If you are considering the sale of your business you might want to think about a few things before getting the process started. Whether you’re thinking about selling immediately or within the next 5 years, the sale process can be complex. The good news is that you might be able to cut away some of the complexity with a honed strategic approach and effective planning. Throughout my career I’ve assisted with quite a few business transitions. To illustrate key considerations business owners should ponder, I’ll review a couple common scenarios that I’ve encountered.
Your decision to sell is contingent (in part or completely) on your ability to retire.
If you plan to retire shortly after the sale of your business, before you even begin thinking about selling your business you should determine if you’re able to retire without sacrificing your current quality of life after the sale is complete. Many business owners devote a great deal of time and energy safeguarding the success and longevity of their enterprise. But it’s also vital to remove your “professional hat,” once in a while and put on your “individual hat” to take the time to plan for your personal future and retirement. In most cases, your career and ability to earn determine the landscape of your retirement years. If you haven’t yet created a financial plan, at this point in time it might be helpful to take a step back from the sale of your business to take charge of your financial future.
A financial advisor can help remove some of the burden creating a financial plan by guiding you through the process of analyzing your current financial situation and financial outlook.
A good financial advisor:
- Will take the time to get to know you and thoroughly understand all the layers of your life—not just the financial aspect.
- Should be just as concerned as you to help you reach your financial goals.
- Looks out for your best interests and serves in a fiduciary capacity.
If you already have a financial advisor, and find yourself identifying with the example above, ask your advisor if he or she can provide scenario planning to explore various factors of your financial situation, such as:
- How the timing of the sale can affect your financial outlook. For instance, if you sell now, in 3 years, 5 years, 7 years or more for a certain sum (either cash outright or earn out), might that affect your:
- Retirement possibilities
- Cash flow
- Other buying or selling decisions such as:
- Sell primary residence
- Buy winter property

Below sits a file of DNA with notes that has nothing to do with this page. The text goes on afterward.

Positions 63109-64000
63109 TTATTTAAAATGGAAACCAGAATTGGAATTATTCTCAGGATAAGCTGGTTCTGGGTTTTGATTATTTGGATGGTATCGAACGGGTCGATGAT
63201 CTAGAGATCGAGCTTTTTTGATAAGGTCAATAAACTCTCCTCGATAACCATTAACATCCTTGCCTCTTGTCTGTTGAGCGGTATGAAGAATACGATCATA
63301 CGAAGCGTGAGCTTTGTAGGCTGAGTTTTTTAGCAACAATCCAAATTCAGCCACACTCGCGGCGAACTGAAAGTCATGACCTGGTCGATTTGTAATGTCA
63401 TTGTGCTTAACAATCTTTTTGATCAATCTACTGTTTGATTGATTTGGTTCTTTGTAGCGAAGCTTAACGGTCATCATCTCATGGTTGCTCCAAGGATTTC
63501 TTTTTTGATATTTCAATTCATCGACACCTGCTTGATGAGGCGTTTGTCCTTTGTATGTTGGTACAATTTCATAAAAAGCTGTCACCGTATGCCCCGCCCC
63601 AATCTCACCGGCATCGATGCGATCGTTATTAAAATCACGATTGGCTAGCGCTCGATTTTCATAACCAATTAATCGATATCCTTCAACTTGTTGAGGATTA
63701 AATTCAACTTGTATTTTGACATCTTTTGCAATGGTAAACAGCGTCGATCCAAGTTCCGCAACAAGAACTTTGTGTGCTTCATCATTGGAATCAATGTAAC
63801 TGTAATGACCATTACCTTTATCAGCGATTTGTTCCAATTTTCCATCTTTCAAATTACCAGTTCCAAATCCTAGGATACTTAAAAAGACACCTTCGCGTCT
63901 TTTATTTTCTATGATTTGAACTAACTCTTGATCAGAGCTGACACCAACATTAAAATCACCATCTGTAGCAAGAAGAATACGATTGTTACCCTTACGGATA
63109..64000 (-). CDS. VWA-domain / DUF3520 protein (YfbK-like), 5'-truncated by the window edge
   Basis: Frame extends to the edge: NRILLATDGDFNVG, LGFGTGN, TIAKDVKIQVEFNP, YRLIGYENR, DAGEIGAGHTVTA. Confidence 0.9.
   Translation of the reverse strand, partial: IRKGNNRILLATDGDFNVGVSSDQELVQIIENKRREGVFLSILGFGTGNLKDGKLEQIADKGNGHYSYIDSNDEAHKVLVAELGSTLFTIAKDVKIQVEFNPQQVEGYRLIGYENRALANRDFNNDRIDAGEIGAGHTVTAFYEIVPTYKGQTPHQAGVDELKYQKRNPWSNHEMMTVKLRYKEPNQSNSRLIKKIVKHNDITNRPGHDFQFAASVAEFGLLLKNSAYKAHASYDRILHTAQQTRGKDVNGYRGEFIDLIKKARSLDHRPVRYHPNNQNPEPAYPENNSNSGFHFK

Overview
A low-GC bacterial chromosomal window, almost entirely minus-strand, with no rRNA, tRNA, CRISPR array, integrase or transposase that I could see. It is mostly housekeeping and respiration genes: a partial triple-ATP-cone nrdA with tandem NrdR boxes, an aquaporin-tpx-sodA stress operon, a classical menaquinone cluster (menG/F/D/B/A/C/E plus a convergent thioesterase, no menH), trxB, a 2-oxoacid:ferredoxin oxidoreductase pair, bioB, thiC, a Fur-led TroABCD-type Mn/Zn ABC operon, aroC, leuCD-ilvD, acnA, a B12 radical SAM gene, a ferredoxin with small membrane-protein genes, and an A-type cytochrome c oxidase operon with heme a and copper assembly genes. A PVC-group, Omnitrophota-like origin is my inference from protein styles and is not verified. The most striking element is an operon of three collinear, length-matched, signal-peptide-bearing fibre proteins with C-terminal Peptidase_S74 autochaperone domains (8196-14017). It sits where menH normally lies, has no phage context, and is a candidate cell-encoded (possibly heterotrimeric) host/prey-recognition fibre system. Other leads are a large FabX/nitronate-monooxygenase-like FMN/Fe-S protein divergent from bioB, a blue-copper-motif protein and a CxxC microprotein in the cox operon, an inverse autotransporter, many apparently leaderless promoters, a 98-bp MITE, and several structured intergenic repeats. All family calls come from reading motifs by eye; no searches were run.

- Travel extensively
- Make charitable gifts.
- The application of different earn-out scenarios
- The consideration of other forms of liquidity (e.g., bank loan at current low rates).
A scenario planning session can help you garner valuable information that wouldn’t otherwise be available to you, and perhaps help you find the answers to your most pressing questions. Once you’ve evaluated your personal financial situation and aligned it with the possible outcomes of the potential sale of your business, you may be ready to make a decision on whether to pursue this opportunity.
The sale of your business involves multiple owners and/or family members.
This is another common situation that I’ve encountered. If your business is a corporation with other shareholders, you may be likely dealing with different lifestyle choices, financial concerns, outlooks, levels of interest and/or opinions on the sale. It’s important to get everyone on the same page in order to reach an unanimous decision. A financial advisor can work with you to help you build an understanding of options and assist with the facilitation in this process. It might be significantly smoother if each ownership unit is able to participate in the scenario planning review and test the “what-ifs” of the sale. Ideally, each shareholder would also have a personal financial plan in place in order to make an informed decision.
Having the proper tools, information and a good plan are essential to mapping success in any form- personal or professional. Whether or not you decide to move forward with the sale of your business, you should consider outlining a business succession plan to support the well-being of your business in the event unforeseen circumstances occur. And don’t forget to invest time in yourself. Identify your financial goals, create a solid financial plan and stick with it!